They dedicated their next song — which is about their non-religious beliefs — to Richard Dawkins. “Hard Believer” is beautiful, consisting of undulating low harmonies when they sing “I just live because I love to/ and that’s enough you see.” We could all feel that, Johanna put her hands over her heart and the sisters sang slowly and passionately, their long hair swaying side to side. Johanna’s part of the harmony was wavering and low and she added a beautiful piano solo.
Klara stepped up with a smile saying they’d like to dedicate their next song to Pussy Riot and freedom of speech. “Pretty Ways” is fast and the girls sing it with furrowed brows. They tell us “even the most peaceful town/once was a battle ground”. The song gets progressively louder and they lean into it with passion. In the end they thank us in Swedish, “tack”.
Next they swing into a song from the deluxe record, “Maryanne’s Song”. Klara leads again, eyes closed, saying that this is the most tragic song they’ve ever written. “You wait for a sign/but you’re just killing time/ and it’s killing you”, the song is tragic but it is somehow comforting. While they sing that this is only a song, it is the nicest tragedy I’ve ever been sung.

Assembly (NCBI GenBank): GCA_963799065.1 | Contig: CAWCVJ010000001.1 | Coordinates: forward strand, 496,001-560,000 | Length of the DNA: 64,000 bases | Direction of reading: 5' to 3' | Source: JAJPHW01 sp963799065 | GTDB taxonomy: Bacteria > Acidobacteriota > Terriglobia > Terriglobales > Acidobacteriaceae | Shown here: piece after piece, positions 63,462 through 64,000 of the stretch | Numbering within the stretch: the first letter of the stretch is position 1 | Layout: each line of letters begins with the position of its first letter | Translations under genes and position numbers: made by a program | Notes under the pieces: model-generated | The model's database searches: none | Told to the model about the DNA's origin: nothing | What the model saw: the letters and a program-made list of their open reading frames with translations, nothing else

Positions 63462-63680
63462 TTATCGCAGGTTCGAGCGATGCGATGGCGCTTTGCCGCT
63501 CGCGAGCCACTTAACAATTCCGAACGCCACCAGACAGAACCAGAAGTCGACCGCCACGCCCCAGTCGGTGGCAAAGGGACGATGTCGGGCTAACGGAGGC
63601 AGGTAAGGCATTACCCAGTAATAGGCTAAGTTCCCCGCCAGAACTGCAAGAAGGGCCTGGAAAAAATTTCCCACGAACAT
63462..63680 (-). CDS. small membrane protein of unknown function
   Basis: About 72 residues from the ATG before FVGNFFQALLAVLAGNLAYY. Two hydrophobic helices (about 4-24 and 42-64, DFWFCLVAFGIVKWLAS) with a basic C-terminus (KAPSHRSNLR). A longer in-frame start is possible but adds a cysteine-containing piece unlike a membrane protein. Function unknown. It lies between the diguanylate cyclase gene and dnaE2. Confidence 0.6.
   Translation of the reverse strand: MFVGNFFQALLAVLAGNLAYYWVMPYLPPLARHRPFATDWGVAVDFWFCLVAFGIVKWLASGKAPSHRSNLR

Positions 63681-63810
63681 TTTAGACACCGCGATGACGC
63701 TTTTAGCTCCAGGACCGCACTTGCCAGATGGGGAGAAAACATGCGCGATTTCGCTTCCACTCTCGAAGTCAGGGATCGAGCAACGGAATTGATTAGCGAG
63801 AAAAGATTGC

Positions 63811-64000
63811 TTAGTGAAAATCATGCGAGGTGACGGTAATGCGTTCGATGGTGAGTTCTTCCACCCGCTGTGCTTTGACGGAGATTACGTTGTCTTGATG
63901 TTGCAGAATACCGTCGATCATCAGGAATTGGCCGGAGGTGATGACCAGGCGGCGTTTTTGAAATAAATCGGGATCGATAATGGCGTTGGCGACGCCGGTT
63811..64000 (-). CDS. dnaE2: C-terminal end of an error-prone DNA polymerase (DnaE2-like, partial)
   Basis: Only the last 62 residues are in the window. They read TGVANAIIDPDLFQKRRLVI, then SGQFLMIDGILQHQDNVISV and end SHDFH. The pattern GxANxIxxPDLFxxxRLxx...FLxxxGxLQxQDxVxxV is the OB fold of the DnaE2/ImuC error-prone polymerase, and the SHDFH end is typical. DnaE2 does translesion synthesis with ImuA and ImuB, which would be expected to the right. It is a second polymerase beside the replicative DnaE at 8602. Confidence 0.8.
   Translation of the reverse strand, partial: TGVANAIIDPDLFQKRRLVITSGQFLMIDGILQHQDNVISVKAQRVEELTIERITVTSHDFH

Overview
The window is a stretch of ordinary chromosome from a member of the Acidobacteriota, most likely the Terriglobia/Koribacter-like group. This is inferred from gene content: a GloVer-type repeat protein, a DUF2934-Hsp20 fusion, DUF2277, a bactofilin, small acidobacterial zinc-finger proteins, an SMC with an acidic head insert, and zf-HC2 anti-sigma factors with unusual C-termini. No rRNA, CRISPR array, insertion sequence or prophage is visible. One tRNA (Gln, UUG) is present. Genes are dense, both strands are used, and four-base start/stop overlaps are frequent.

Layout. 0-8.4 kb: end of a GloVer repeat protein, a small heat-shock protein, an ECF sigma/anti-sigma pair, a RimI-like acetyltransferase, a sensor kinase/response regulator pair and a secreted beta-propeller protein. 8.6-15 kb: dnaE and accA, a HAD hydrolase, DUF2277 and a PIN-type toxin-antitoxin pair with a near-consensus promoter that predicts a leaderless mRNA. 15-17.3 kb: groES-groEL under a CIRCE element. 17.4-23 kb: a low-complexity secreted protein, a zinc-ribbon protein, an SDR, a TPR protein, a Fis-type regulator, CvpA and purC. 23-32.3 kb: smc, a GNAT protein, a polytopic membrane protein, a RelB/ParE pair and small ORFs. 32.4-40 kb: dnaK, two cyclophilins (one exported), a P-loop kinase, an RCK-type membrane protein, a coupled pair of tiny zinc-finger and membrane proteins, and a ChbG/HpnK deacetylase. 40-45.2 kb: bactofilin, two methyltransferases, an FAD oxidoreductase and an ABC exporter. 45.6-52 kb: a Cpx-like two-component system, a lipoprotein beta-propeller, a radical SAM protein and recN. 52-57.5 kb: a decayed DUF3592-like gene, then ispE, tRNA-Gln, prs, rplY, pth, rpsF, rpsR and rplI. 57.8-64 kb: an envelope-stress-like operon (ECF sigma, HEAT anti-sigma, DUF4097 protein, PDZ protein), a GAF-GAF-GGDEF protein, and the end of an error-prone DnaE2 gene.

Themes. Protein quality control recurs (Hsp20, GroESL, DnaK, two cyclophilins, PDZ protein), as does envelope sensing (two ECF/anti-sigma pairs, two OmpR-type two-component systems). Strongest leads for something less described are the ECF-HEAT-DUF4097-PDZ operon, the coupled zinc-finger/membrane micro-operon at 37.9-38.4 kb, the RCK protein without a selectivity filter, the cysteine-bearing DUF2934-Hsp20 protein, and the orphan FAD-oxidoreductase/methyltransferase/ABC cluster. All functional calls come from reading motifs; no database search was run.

They quickly play “New Years” with just the girl’s voices and a handheld harp. This song was very emotional for Klara, she clasped her hands together and closed her eyes. The highlight of the show came next as they said “screw technology” and left their microphones to sing at the edge of the stage. The whole theater grew quiet and as they urged us, we slowly joined in in singing “Ghost Town”. Klara changed the lyrics from “Dream of Paris in the morning and a New York window view” to a “Boston window view”. They paused on the last chorus and Johanna said “alright sing it Boston” and we did — it was so intimate and utterly gorgeous.